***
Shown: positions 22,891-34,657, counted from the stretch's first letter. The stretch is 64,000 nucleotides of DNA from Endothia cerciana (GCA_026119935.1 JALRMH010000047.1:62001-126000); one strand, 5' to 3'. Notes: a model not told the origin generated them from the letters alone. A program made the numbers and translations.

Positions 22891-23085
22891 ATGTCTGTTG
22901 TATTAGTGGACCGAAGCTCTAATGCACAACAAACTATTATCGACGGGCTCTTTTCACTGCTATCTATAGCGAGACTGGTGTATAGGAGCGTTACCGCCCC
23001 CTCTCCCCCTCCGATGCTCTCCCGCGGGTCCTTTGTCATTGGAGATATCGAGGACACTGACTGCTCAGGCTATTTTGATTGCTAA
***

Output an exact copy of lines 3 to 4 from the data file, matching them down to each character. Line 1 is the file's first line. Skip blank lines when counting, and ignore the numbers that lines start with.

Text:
22891 ATGTCTGTTG
22901 TATTAGTGGACCGAAGCTCTAATGCACAACAAACTATTATCGACGGGCTCTTTTCACTGCTATCTATAGCGAGACTGGTGTATAGGAGCGTTACCGCCCC